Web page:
MOO-cows Mailing List Archive


Re: Web for MOO?

> In message <>
> Chris Jones writes:
> > 	Ok.... Does anyone either a: know of a "generic" web to MOO 
> > interface (ie... allowing the viewing of objects from WWW, possibly 
> > interaction from WWW) or b: be willing to send me a web/MOO interface?
> I've made a "sort of a" web server for MOO: MOO/HTTPD.  It will allow people to 
> access readable properties on the WWW Utilities object, and also verbs in a 
> CGI-script-like manner.  I do not have the CGI interface complete, and it 
> currently supports only verbs that run with no input (i.e.: POST is the exact 
> same thing as GET so far).  It only has one directory, the root, and binary 
> files such as images need to be stored somewhere else.  It does work, however.
> You do not have to put a .html suffix on the properties on the MOO, since the 
> parser automatically removes that.  I use .moo as a suffix for MOO verbs in the 
> URL, but not for the actual verb, since it removes that too.

There is no requirement for URLs, which map to HTML text resources, to carry
this '.html' suffix, or any suffix for that matter.  A resource's type is
determined not by the suffix but by the 'invisible' mimeheaders that preceed
the data as it's sent back to your browser.  The webserver should determine
the outgoing Content-type of the resource and send MIME headers back to the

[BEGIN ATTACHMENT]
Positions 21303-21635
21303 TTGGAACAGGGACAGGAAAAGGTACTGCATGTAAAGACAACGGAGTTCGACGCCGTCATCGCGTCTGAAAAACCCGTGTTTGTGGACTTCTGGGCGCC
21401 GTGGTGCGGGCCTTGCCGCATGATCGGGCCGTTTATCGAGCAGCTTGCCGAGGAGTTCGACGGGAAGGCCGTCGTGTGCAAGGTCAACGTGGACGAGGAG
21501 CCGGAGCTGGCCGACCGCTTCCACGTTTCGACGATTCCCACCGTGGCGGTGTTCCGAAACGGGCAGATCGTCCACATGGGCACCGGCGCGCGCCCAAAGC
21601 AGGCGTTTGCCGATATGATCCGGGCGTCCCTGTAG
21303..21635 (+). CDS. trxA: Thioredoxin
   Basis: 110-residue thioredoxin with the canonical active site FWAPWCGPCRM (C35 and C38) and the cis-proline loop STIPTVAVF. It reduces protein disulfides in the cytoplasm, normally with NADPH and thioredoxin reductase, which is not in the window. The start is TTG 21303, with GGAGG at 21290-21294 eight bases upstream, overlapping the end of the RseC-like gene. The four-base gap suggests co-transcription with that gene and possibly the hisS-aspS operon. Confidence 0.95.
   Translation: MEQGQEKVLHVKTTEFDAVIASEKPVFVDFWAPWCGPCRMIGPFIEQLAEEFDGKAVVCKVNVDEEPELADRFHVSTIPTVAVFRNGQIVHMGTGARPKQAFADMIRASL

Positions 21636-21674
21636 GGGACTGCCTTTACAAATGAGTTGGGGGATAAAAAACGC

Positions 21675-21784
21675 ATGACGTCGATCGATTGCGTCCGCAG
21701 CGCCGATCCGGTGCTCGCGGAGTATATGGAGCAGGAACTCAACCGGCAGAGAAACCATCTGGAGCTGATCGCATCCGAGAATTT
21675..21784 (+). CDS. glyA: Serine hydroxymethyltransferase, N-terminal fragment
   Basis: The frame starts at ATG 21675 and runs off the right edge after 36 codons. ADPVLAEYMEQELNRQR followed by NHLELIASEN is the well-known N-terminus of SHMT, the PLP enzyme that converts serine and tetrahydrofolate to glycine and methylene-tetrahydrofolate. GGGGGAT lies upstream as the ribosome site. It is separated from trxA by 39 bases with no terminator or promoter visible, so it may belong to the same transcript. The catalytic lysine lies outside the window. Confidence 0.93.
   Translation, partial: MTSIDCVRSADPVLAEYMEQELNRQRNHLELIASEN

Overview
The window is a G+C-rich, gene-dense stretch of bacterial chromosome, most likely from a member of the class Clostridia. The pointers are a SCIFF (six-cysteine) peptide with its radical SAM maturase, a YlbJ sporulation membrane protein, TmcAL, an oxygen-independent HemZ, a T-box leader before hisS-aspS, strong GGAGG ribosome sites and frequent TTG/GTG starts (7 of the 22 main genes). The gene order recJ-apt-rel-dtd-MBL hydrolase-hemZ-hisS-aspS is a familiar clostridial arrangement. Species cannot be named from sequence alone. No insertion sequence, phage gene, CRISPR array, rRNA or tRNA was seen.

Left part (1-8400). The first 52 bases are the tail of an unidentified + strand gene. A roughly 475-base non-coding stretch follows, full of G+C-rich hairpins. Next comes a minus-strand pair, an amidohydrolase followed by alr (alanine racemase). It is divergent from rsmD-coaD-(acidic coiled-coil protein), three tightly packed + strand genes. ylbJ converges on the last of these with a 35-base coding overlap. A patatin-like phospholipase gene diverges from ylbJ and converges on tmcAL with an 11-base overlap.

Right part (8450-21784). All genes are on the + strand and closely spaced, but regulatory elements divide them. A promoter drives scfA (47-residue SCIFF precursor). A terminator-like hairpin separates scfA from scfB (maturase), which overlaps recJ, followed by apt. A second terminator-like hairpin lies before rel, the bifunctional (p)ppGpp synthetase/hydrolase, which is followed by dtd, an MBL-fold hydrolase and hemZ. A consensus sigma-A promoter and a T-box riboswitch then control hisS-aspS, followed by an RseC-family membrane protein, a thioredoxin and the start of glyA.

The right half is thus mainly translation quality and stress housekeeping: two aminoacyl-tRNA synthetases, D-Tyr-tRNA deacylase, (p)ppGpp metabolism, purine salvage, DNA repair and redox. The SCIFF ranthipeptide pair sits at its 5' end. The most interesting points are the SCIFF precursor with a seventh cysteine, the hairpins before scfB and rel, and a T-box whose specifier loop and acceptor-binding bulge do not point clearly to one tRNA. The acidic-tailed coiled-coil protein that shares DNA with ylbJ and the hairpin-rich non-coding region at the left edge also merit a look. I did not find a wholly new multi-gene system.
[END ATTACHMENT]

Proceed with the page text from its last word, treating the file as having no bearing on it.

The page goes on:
client before sending the real data.

Under UNIX servers (CERN, NCSA, Netsite, Apache et al) this mapping is
enabled by a simple lookup table which the server examines before honouring
each request.  Eg.

1)	You ask for a resource
2)	server sees that '.gif' files should be headed with:

	Content-type: image/gif

3)	server sends back ammended headers immediately followed by the data.

On some systems the logistics involved in maintaining different versions of
graphics images (.gif/.tiff/.jpg), and in 'publishing' the URLs mean that
it's simply easier to maintain a resource:

where bar is a generic 'image', of which there are several instances (to
use the MOO terminology):


Browsers are able to 'negotiate' with each server they visit to get the
image format they prefer.  I might want a *.gif, and someone on the slow
end of a modem might prefer a smaller *.jpg.  Whatever, we each ask for

and the server decides:

1)	which format we most prefer
2)	which formats are actually available
3)	which header to prefix it all with
4)	which bit of data to send

So I'd see:

	Content-type: image/gif

	[contents of bar.gif....]

and Mr Sloooow might see:

	Content-type: image/jpg
	[contents of bar.jpg....]

You see this on many Apache-hosted sites, notably HotWired, or the preprint
archive on  Other server designs also do this.
> I hope to find enough time to accept script input and make directories soon.
> Anyone else who wants a copy, ask me: I've sent the code to Chris.
> Anyone else who wants to help me program it is more than welcome. ;)
> For an example, see (currently down due to 
> NetBSD/amiga + LambdaMOO + NCSA httpd instability, but back up or changing 
> location soon).

A marriage made in hell, by the sound of it.

> James Renken


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